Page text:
The Australian Rugby Union insists scrapping the Melbourne Rebels or Western Force is in the sport’s best interests because it’s bleeding money and simply can’t sustain five teams.
CEO Bill Pulver revealed on Monday the national governing body had spent $28 million in “unbudgeted funding” on Super Rugby since 2013 and had to stop the financial haemorrhaging.
Players from the Force and Rebels will learn within the next two to three days which of their teams will be axed by the ARU after the governing body has consulted both to better understand their positions and prospects.
But players and fans are no wiser as to which team will go, with both Mr Pulver and ARU chairman Cameron Clyne saying the Rebels had no edge over the Force because they were privately owned.
Mr Pulver said the ARU contributed $6 million annually to every Australian Super Rugby team, but needed to redirect savings from cutting a team into grassroots rugby, coaching education and improving pathways for players and match officials.
“Sadly it is very clear to me now that we cannot sustain five teams, either from a financial perspective or a high-performance perspective,” Mr Pulver said.
“Look, it’s tragic to think of one team being dropped, but long-term this is in the best interests of Australian rugby.”
Japan’s Sunwolves will replace either the Force or Rebels in a new “Australian conference”, while two South African sides will also be axed in a major restructure of the unpopular and unwieldy competition format.
Mr Clyne emphasised the decision to cut one of the five Australian sides was taken by the ARU, not Super Rugby governing body SANZAAR.
As well as the financial losses, Mr Clyne said Australia simply did not have the player depth to support five Super Rugby teams anymore, a belief supported by diminishing on-field results.
He also revealed the ARU had initially looked at cutting one of three sides, the Force, Rebels and Brumbies, before deeming the Brumbies safe after “an exhausting analysis” of the three teams.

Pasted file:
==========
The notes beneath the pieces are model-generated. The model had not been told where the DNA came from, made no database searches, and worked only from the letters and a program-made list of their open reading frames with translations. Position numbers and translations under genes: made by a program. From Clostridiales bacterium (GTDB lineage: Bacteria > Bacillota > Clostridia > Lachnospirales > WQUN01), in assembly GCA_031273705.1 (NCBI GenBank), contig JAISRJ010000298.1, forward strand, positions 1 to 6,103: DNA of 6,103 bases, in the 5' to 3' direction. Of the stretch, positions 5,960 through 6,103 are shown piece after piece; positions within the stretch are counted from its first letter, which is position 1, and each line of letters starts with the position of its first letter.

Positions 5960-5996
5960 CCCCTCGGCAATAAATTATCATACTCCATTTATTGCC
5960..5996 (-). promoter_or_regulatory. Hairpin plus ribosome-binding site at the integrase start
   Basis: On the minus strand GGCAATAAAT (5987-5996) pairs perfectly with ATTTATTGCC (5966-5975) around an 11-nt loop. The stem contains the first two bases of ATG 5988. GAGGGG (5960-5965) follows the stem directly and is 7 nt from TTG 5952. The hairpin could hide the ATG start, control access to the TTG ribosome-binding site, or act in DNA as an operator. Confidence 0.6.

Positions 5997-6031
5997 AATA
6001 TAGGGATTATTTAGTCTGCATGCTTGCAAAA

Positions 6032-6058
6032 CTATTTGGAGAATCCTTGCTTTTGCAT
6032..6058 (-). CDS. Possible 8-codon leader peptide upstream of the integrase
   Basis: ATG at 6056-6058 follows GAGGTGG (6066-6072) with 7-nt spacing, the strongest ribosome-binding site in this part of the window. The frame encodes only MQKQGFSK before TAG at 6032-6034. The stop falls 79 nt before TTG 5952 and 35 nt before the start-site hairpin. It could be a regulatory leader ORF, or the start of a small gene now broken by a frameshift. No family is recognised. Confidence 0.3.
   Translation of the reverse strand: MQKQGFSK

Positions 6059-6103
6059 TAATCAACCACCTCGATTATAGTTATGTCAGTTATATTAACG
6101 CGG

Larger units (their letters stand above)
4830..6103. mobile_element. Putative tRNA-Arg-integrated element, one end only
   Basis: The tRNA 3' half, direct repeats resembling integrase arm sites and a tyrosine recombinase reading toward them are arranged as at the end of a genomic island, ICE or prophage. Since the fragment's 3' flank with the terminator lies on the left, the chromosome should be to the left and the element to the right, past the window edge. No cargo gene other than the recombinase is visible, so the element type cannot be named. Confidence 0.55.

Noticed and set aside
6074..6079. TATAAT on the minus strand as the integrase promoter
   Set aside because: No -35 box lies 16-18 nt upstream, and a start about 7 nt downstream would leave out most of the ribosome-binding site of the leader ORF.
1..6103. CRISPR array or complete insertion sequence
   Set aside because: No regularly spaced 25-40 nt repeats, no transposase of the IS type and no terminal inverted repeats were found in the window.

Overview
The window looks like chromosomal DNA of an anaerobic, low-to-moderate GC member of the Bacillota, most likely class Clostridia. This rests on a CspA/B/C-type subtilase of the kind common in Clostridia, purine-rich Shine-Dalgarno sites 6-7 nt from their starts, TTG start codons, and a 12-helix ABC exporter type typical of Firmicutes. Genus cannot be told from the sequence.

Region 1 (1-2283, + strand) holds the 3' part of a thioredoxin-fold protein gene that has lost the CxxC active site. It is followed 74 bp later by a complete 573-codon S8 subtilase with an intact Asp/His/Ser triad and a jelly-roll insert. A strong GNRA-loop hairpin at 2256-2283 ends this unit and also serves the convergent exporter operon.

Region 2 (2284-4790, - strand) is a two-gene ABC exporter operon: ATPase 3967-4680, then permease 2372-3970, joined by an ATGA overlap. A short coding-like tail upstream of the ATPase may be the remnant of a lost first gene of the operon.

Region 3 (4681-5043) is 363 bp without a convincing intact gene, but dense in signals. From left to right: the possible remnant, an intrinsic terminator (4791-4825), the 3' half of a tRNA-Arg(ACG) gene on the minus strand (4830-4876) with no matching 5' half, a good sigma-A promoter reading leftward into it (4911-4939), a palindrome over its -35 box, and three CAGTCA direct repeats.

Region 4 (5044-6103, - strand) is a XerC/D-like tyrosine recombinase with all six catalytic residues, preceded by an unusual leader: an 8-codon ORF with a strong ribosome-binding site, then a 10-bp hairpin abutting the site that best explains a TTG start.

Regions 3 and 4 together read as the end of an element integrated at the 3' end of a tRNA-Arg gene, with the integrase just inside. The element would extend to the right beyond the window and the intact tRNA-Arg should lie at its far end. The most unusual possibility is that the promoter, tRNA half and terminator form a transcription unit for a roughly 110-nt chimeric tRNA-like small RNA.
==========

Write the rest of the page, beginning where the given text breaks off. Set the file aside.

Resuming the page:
The Brumbies “met all the criteria: financial, governance, high performance outcomes, future sponsorships, a range of issues that indicated they would be a sustainable presence and therefore would not need to be considered for elimination at this point,” Mr Clyne said.
Mr Pulver said the ARU had been under intense pressure from South Africa – who wield greater broadcasting funding influence than Australia – to approve the expansion from 15 teams to 18 two years ago – a situation that is now being reversed.
“In retrospect, I think that was probably a mistake,” Mr Pulver said.
“But at the time we had a partner in the South African Rugby Union who had a very complex political environment where the government was essentially saying that unless you field the additional team of the Kings, you’re out.
“We had Argentina, who had been a really constructive addition to the Rugby Championship, but saying that they had to keep their players in Argentina through the presence of a (new) Super Rugby team.
“And we saw the economic merits, the expansionary merit, of having a Japanese team.
“But, look, sitting here today I acknowledge that that was a mistake. That competition has not delivered the outcomes we wanted.
“I’m not however convinced it’s the 18-team competition that has led us to losing a team today.”
The ARU will retain its full revenue from the broadcasting deal despite losing one team in 2018.
The Rebels issued a statement on Monday criticising the handling of the changes, saying the club was solely focused on Saturday’s Australian derby against the Brumbies.
“The club is increasingly frustrated by the impact this process has had on Rebels players, staff, members, fans and partners,” the statement said.
“The club wishes the management of the issue had been better handled by SANZAAR or the ARU.”